Posts in category "financial-planning"


  • Tactical Asset Allocation vs Fixed Allocation

    If you have been reading my blog for some time you probably already know that my asset allocation changes based on market conditions. I have my own set of rules using which I decide whether to be equity heavy or debt heavy. Of course there is no secret sauce involved you can do the same with data available on the internet. My question however is whether it is worth doing tactical allocation or is it just better to follow a fixed asset allocation plan. That is what I set out to find and here are my findings.

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  • Sensex Touched 60,000. What Should I Do Now?

    I never imagined that BSE Sensex (Bombay Stock Exchange Sensitive Index) would touch 60,000 so soon! Especially given the uncertainty due to COVID-19 pandemic. It took just 8 months to go from 50,000 to 60,000. Which is a 20% gain in that short duration. We have all heard of stock markets giving great returns, but this one is special because it is happening at a time when economic situation isn’t that great and we are still fighting a virus without cure. Oh well. Markets will do what they do best – surprise everyone. So what should an investor do in such a situation? My response may not give the answers you are looking for, but that doesn’t stop me from writing now will it?

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  • Be Smart Or Not Be Stupid?

    It is amazing how many people focus on being smart than avoiding stupidity. One could be the smartest person in town, but if they keeping making silly mistakes, eventually the mistakes pile up enough to waste a smart decision. This is even more true in investing. I am one of those people trying to be smart instead of avoiding mistakes. This reminds me of an article I read a long time ago about the findings of a scientist and statistician Simon Ramo.

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  • Improving Returns On Investment

    A few days ago I wrote a post on how to start on a simple investment plan. The reason I wrote that post is to help you get started because it is easier to start on a simple plan. The more complex a plan, the more we procrastinate. But what if you have already started on your investment journey and want to improve the returns? Continuing from where we left off with the simple investment plan, here are some things you can do to improve returns.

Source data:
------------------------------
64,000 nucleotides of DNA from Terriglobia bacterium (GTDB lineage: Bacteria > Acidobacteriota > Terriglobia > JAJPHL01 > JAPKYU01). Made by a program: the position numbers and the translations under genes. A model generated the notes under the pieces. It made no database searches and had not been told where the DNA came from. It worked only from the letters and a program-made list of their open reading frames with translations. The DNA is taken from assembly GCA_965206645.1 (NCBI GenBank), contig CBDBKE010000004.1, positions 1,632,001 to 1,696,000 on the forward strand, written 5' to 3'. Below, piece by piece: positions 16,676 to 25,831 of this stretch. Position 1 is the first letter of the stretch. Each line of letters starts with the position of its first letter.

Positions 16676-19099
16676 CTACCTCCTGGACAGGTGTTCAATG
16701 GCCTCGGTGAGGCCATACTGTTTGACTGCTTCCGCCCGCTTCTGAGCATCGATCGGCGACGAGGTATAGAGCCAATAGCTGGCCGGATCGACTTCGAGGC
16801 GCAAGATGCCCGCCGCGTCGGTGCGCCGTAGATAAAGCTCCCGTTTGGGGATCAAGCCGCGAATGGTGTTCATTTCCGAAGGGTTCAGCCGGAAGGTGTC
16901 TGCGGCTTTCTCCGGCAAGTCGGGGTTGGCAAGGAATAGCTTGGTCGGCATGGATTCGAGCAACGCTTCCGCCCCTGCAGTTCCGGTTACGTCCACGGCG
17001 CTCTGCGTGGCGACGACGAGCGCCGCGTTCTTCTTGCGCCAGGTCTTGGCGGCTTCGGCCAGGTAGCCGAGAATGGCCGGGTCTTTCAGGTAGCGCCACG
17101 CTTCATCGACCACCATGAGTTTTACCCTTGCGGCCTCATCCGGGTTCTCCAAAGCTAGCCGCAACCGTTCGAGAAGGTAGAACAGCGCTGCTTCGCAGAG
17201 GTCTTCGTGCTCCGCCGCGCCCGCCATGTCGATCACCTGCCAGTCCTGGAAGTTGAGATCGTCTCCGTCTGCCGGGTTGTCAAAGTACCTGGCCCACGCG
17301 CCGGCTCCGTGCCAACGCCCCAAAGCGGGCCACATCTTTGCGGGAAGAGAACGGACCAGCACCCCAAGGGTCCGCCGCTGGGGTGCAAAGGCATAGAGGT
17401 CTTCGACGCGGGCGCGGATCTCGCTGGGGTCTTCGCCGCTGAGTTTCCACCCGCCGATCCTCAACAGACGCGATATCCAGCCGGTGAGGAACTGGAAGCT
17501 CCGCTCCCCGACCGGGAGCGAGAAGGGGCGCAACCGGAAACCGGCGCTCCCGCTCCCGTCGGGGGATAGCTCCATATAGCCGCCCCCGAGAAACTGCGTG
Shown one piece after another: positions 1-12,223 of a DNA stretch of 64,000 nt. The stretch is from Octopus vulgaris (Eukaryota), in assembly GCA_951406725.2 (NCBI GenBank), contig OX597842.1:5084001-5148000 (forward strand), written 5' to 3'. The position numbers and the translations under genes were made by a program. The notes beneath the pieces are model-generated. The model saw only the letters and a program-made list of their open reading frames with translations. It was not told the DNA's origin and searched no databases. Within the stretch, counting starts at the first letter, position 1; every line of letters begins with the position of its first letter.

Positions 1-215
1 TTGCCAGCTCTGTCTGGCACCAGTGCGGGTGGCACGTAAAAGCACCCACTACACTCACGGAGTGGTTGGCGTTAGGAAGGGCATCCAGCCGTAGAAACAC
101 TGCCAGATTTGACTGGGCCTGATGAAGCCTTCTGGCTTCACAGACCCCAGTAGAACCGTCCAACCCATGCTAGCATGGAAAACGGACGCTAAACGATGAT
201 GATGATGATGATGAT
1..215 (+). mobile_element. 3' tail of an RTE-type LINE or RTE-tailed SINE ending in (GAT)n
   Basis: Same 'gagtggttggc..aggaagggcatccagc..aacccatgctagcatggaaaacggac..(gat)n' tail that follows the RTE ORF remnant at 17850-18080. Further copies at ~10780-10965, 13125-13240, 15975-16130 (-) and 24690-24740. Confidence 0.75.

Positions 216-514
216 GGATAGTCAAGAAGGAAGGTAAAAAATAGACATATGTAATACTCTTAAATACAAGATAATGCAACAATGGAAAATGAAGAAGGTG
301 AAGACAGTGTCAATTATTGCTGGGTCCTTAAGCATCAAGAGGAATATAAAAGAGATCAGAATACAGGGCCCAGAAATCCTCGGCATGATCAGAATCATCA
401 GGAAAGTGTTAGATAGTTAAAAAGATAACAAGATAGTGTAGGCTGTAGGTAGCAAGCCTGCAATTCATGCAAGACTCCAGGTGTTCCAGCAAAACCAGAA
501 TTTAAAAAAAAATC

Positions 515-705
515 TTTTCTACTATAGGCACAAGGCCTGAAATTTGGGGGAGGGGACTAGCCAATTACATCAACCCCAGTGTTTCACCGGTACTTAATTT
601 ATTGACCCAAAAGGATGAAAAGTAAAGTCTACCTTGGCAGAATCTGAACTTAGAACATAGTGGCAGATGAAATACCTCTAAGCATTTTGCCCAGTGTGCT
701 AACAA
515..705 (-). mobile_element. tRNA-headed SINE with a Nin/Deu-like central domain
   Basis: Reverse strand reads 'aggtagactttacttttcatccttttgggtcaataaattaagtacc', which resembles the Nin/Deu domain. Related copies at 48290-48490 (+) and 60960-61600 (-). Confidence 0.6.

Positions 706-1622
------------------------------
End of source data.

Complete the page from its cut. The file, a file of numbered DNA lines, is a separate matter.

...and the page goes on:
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  • A Simple Investment Plan

    It has been 10 years since I first started investing. When I look back at how I invested back in the day, it looks so simple. No complicated planning or exotic products. I always believe in starting with something simple. Whether it be investments, work, hobbies, nutrition, exercise, you name it. There are several advantages of this approach.

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  • Market Euphoria And Relevant Trends

    The number of new fund offers (NFO) in the recent past is giving me the jitters. Have you seen how many NFOs were offered? And investors are just lapping them up clean. And let us not even talk about the IPOs. I am not here to make predictions, but the market seems to be reaching euphoric phase. And you know what that means to the stock market once the excitement subsides.

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  • How Much To Invest To Accumulate 5 Crore By The Age Of 45

    I read an interesting article where someone wanted to know how much they need to invest to accumulate Rs. 5 crores by the age of 45. It would be interesting to see how I would answer that question. I was also wondering if there are enough tools on my blog to be able to answer such questions.

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  • Fixing My XIRR Calculations

    For the longest time I was debating whether to consider dividend reinvestment as a transaction in my XIRR calculations or not. Until now I never used dividend reinvestment in my XIRR. The reason was simple. If I did not sell and buy something (dividend reinvestment), then why should it be a transaction? But finally after some thought and a nudge from Value Research I decided to fix it.

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  • Exit Load In Mutual Funds

    If you have been investing in mutual funds for any amount of time, you most likely know about exit load. Some mutual funds, typically the equity kind will charge the investors some fees if they exit the fund (redeem investments), before a certain time period. This is done to discourage investors from prematurely exiting the fund.

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  • Living Without Any Insurance!

    Yes. That is true. I don't have any kind of insurance for my family, that includes my parents. That is a huge risk that no one in the right mind should take. I would never suggest anyone do it. I would not do it either if this panned out a little differently. Let me explain.

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